The offense preceded to leave it’s best plays at home, and went out and shot itself in the foot for the entire duration of the second half.  And while the performance of the players may not be directly the fault of Gary Kubiak, it’s hard to point the finger at anyone else that against a swiss cheese Raider defense, the vaunted Texans offense managed just three points on it’s final three drives, and that the score was never at a point in which three points would have made a difference one way or the other.  From a practical perspective, the Raiders shut out Kubiak’s Texans in the second half.  And with one of the better OLs in the NFL, one of the better QBs, one of the best RBs, and a strong group of tight ends and recievers that teams shouldn’t be able to match up with, that result is inexcusable.  The loss is crushing for the Texans and now there is absolutely no defense for Kubiak, a repeat offender, as an NFL head coach.  The Texans can not make the playoffs if their head coach costs them one out of every five games they play this year.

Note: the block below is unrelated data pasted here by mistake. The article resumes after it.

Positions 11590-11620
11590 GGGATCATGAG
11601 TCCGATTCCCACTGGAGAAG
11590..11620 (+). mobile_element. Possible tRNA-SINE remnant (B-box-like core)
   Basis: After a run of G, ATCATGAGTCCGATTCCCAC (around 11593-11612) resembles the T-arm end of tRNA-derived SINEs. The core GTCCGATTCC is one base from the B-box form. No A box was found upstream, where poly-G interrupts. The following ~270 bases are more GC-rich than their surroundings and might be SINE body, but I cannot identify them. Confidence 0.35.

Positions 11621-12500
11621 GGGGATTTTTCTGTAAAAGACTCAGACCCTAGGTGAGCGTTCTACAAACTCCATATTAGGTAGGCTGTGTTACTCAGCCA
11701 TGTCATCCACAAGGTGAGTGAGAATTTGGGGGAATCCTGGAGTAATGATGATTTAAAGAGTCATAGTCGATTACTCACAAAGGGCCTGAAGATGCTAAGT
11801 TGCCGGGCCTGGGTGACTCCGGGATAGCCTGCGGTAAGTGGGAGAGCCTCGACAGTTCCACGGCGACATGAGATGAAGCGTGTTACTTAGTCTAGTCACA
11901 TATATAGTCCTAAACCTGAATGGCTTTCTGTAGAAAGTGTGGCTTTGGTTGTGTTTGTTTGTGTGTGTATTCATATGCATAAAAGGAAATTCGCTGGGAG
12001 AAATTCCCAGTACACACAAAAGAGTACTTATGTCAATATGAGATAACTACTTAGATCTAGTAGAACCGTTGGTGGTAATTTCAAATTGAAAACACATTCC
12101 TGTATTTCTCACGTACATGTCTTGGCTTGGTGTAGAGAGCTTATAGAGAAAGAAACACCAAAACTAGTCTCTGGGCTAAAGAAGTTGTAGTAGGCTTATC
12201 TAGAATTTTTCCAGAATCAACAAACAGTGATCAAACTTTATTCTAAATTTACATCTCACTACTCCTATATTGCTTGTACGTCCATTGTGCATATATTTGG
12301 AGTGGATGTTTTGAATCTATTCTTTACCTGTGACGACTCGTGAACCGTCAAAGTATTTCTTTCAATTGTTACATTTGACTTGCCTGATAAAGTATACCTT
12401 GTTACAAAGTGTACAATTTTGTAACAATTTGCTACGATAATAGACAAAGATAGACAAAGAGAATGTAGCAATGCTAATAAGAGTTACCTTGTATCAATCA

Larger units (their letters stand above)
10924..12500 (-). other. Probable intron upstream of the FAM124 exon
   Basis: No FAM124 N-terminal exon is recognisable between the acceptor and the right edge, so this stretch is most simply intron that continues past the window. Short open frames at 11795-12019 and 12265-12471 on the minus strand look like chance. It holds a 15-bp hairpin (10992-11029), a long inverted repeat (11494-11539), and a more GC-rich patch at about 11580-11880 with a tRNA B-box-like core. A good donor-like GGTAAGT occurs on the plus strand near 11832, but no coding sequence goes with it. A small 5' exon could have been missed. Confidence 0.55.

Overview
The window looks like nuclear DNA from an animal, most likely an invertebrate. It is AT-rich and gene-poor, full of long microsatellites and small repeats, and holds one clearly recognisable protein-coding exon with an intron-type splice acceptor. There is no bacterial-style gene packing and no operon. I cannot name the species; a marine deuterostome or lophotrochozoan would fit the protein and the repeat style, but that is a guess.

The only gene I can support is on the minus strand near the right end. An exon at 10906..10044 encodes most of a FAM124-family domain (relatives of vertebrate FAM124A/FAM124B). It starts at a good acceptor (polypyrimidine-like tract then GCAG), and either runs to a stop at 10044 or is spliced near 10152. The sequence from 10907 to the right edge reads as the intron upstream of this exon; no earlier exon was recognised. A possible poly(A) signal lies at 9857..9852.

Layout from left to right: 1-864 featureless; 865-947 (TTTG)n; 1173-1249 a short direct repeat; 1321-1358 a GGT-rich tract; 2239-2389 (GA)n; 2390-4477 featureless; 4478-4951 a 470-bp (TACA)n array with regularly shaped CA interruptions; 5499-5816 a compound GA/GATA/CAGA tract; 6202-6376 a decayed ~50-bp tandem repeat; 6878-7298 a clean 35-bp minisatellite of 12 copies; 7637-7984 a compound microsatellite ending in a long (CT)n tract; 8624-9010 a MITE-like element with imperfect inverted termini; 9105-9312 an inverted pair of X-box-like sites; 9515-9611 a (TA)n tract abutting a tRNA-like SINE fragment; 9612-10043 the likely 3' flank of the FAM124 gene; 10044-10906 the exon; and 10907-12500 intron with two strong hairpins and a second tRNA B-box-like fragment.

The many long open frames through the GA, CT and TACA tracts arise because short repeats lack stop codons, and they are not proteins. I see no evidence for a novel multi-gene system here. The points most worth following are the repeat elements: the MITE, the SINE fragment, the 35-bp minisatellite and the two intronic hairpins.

And with Wade Phillips having head coaching experience, the Texans should fire Kubiak.  They should have done it yesterday.  It is, unequivocally, the only move they can make that will save their season.

The Raiders were able to win by being the better team, barely.  They dominated the special teams thanks to a blocked punt and the comedic leg of Sebastian Janikowski.  They had a better defensive day than the Texans had on offense.  These two things combined to offset the dominance of the Texans defense on this day.  But where the game was won and lost was on the sideline, where the Raiders couldn’t shoot themselves in the foot fast enough, and yet, stride for stride, the Texans torpedoed their own chances faster than the Raiders could.